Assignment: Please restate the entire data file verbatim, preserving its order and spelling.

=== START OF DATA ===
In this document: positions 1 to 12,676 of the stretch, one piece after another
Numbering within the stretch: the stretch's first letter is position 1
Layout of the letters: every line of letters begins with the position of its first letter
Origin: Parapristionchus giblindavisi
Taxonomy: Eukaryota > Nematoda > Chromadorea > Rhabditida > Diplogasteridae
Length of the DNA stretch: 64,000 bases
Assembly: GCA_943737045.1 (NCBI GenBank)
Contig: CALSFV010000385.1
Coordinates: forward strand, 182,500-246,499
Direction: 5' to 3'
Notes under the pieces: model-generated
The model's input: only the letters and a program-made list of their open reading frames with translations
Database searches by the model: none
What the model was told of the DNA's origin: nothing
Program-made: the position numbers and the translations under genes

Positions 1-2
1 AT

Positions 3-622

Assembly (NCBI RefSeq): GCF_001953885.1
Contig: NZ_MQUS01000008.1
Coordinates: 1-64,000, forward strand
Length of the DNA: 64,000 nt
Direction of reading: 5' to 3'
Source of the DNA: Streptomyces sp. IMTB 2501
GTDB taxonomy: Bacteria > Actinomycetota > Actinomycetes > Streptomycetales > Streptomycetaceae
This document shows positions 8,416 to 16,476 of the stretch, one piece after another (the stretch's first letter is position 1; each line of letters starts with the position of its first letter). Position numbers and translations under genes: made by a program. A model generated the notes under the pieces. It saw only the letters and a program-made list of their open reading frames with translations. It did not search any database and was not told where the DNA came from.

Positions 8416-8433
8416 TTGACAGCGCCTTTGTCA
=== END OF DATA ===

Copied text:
In this document: positions 1 to 12,676 of the stretch, one piece after another
Numbering within the stretch: the stretch's first letter is position 1
Layout of the letters: every line of letters begins with the position of its first letter
Origin: Parapristionchus giblindavisi
Taxonomy: Eukaryota > Nematoda > Chromadorea > Rhabditida > Diplogasteridae
Length of the DNA stretch: 64,000 bases
Assembly: GCA_943737045.1 (NCBI GenBank)
Contig: CALSFV010000385.1
Coordinates: forward strand, 182,500-246,499
Direction: 5' to 3'
Notes under the pieces: model-generated
The model's input: only the letters and a program-made list of their open reading frames with translations
Database searches by the model: none
What the model was told of the DNA's origin: nothing
Program-made: the position numbers and the translations under genes

Positions 1-2
1 AT

Positions 3-622

Assembly (NCBI RefSeq): GCF_001953885.1
Contig: NZ_MQUS01000008.1
Coordinates: 1-64,000, forward strand
Length of the DNA: 64,000 nt
Direction of reading: 5' to 3'
Source of the DNA: Streptomyces sp. IMTB 2501
GTDB taxonomy: Bacteria > Actinomycetota > Actinomycetes > Streptomycetales > Streptomycetaceae
This document shows positions 8,416 to 16,476 of the stretch, one piece after another (the stretch's first letter is position 1; each line of letters starts with the position of its first letter). Position numbers and translations under genes: made by a program. A model generated the notes under the pieces. It saw only the letters and a program-made list of their open reading frames with translations. It did not search any database and was not told where the DNA came from.

Positions 8416-8433
8416 TTGACAGCGCCTTTGTCA